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Online Encyclopedia
Originally appearing in Volume V23, Page 757 of the 1911 Encyclopedia Britannica.
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MARQUISE DE JACQUELINE DE ROHAN ROTHELIN (c. 1520-1587), daughter of Charles de Rohan and Jeanne de Saint-Severin. Her husband, Francois of Orleans-Longueville, marquis de Rothelin, died in 1548, and in watching her son's interests in Neuchatel she was brought into contact with the reformers in Switzerland. She then embraced Protestantism and turned her chateau at Blandy, in Brie, into a refuge for Huguenots. In 1567 she underwent a term of imprisonment at the Louvre for harbouring Protestants. ROTHENBURG-OB•DER-TAUBER, a town of Germany, in the kingdom of Bavaria, 49 M. by rail S.W. of Nuremberg. Pop. (1905) 8436. It is beautifully situated on an eminence 200 ft. above the Tauber. It is flanked by medieval walls, towers and gates, and its antique appearance has been care-fully preserved. Perhaps the most interesting building is the town hall, one part of which dates from 1240 and the other from 1572. The latter is a beautiful Renaissance structure, with a magnificent facade and a delicate spire, and contains a grand hall, the Kaisersaal, in which every Whit Monday a play, Der Meisterlrunk, which commemorates the capture of the town by Tilly in 1631, is performed. Other buildings are the Gothic church of St James, with curiously carved altars and beautiful stained-glass windows, and containing in the Toppler chapel the tomb of the burgomaster, Heinrich Toppler; the 15th-century church of St Wolfgang; the Franciscan church; and five other churches. The town has many picturesque houses, and possesses a library with some interesting archives. It has manufactures of toys and agricultural machinery, electrical works and breweries. Rothenburg-ob-der-Tauber, mentioned in the chronicles in 804 as Rotinbure, was probably a residence of the dukes of Franconia. It first appears as a town in 942 and until 11o8 was the seat of the counts of Rothenburg-Komburg; when this line became extinct it passed to the family of Hohenstaufen, one member of which took the title of duke of Rothenburg. In 1172 it became a free imperial city and it attained the zenith of its prosperity under the famous burgomaster Heinrich Toppler (1350-,408). It took part in the movements in South Germany during the 15th and 16th centuries. In 1631 Rothenburg was stormed by Tilly, and the cup of wine presented by the burgomaster, which, according to tradition, saved the town from destruction, is annually commemorated in the play mentioned above. See Bensen, Beschreibung and Geschichte der Stadt Rothenburg (Erlangen, 1856); Merz. Rothenburg in alter and newer Zeit (2nd ed., Ansbach, 1881); Schultheiss, Rothenburg, ein Stddtebild (Zurich, 1892) ; and Das Festspiel zu Rothenburg-ob-der-Tauber (Munich, 1892) ; and W. Klein, Fiihrer durch die Stadt Rothenburg (Rothenburg, 1888).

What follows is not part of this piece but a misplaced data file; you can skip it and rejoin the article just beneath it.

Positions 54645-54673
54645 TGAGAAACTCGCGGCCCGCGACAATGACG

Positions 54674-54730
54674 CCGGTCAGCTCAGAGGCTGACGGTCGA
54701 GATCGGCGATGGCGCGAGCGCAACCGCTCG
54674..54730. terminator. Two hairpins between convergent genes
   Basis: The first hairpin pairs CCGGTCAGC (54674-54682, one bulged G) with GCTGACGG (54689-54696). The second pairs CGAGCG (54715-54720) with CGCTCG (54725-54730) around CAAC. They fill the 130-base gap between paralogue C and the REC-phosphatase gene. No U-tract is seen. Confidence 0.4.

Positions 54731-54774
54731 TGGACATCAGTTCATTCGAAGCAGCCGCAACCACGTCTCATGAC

RICHARD ROTHE (1799-1867)

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